Double Hand Transplant Recipient Recovering

Jeff Kemper of Augusta, Ga., continues to recover in stable condition following his groundbreaking surgery on Monday: the first double hand transplant in the United States. According to NPR and the Associated Press, surgeons at the University of Pittsburg Medical Center (UPMC) wrapped up the procedure in just under nine hours, attaching both hands simultaneously.

If all goes to plan, Kemper will get to hold his 13-year-old daughter for the first time since a bacterial infection destroyed his hands and feet a decade ago. Transplant patients have to spend the rest of their lives taking a number of medications to suppress immune functions that would otherwise reject foreign tissue and organs. Those medications, in turn, open the floodgate for higher chances of diabetes and infections. However, UPMC used a procedure aimed at reducing the amount of medications Kemper will have to take.

In other transplant news, the first U.S. face transplant recipient appeared before the media for the first time, according to BBC News. Connie Culp was shot in the face in 2004. Surgeons were able to replace 80 percent of her missing face with that of deceased donor.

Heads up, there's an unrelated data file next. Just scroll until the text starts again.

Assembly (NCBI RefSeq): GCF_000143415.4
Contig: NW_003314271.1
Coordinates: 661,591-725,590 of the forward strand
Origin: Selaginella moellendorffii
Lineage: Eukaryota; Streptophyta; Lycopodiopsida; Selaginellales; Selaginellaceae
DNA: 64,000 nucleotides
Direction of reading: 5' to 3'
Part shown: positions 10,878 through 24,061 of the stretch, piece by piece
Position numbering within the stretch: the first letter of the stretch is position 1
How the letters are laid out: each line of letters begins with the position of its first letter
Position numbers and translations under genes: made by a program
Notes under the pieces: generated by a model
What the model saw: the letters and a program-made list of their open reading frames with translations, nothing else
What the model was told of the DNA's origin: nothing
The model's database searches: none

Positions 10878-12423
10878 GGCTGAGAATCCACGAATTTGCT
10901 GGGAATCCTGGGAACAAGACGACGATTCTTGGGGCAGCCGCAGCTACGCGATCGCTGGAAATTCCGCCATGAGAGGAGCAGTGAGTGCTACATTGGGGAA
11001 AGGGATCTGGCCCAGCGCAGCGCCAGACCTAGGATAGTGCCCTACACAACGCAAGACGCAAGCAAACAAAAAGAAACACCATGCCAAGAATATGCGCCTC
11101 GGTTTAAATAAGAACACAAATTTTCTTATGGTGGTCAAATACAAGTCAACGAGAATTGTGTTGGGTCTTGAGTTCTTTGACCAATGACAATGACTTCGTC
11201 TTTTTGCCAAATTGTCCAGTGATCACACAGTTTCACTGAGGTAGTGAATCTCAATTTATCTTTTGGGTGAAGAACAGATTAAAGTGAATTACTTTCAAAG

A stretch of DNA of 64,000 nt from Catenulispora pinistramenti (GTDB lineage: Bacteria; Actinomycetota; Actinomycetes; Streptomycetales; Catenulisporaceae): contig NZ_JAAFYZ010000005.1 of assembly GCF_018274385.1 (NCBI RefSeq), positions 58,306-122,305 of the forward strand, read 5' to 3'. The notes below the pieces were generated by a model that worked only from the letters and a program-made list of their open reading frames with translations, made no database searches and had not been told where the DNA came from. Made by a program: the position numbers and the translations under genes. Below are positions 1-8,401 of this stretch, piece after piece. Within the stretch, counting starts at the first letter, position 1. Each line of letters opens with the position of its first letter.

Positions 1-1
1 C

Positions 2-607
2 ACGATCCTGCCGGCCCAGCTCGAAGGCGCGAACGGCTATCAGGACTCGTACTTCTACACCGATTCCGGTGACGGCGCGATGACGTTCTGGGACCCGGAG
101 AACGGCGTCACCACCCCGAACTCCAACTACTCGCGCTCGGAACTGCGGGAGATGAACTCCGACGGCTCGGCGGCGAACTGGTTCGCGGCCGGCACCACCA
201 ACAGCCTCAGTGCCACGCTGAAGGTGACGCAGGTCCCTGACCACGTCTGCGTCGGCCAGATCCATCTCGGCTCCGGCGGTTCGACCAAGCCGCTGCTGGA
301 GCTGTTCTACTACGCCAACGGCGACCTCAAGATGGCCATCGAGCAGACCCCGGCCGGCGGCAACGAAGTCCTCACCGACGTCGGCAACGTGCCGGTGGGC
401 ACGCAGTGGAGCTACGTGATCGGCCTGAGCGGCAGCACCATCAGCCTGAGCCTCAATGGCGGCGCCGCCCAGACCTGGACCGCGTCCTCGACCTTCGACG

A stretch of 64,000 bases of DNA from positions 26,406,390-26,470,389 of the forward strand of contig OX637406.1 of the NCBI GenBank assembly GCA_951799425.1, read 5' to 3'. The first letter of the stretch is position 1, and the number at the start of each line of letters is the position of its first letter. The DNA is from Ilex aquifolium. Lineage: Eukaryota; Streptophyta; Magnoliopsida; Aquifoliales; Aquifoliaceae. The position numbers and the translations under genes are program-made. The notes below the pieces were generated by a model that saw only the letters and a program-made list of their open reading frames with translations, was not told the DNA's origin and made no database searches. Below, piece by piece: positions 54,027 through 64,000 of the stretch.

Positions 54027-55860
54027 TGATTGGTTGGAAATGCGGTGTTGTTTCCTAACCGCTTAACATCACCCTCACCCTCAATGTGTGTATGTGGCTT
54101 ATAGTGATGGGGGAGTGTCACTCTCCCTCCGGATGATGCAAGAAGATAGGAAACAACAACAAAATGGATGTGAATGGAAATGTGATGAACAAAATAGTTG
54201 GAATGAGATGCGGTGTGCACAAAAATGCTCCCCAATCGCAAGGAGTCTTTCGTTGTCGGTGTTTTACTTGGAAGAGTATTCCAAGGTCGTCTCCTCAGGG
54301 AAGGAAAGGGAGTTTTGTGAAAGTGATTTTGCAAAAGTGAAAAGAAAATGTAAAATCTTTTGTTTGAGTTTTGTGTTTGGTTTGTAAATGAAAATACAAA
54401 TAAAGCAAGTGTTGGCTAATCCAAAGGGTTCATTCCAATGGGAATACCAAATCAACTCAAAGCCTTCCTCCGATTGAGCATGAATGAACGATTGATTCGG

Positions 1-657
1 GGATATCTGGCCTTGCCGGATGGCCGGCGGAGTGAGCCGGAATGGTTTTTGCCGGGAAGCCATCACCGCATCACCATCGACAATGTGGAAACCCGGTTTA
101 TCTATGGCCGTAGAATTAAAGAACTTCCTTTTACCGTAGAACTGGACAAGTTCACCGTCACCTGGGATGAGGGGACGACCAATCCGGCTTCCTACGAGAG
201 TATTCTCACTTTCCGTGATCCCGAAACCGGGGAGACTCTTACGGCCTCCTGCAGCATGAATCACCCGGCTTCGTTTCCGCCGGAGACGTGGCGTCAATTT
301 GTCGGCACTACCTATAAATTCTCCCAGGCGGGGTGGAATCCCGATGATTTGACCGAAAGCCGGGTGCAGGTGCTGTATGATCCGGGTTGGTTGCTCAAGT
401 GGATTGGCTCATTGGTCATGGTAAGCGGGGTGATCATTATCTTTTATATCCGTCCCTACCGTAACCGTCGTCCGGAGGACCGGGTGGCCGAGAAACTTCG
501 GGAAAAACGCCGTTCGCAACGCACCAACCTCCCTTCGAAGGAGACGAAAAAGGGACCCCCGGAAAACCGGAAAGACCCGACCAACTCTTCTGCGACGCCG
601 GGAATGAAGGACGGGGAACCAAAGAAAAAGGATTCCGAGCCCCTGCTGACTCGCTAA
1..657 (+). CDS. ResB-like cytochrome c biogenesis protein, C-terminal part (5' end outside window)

Medical science can't quite turn back the clock on such catastrophic injuries and afflictions, but cases such as these are encouraging.

Learn more at How Face Transplants Work How Organ Transplants Work How Your Immune System Works

About the Author: Robert Lamb spent his childhood reading books and staring into the woods — first in Newfoundland, Canada and then in rural Tennessee. There was also a long stretch in which he was terrified of alien abduction. He earned a degree in creative writing. He taught high school and then attended journalism school. He wrote for the smallest of small-town newspapers before finally becoming a full-time science writer and podcaster. He’s currently a senior writer at HowStuffWorks and has co-hosted the science podcast Stuff to Blow Your Mind since its inception in 2010. In his spare time, he enjoys traveling with his wife Bonnie, discussing dinosaurs with his son Bastian and crafting the occasional work of fiction.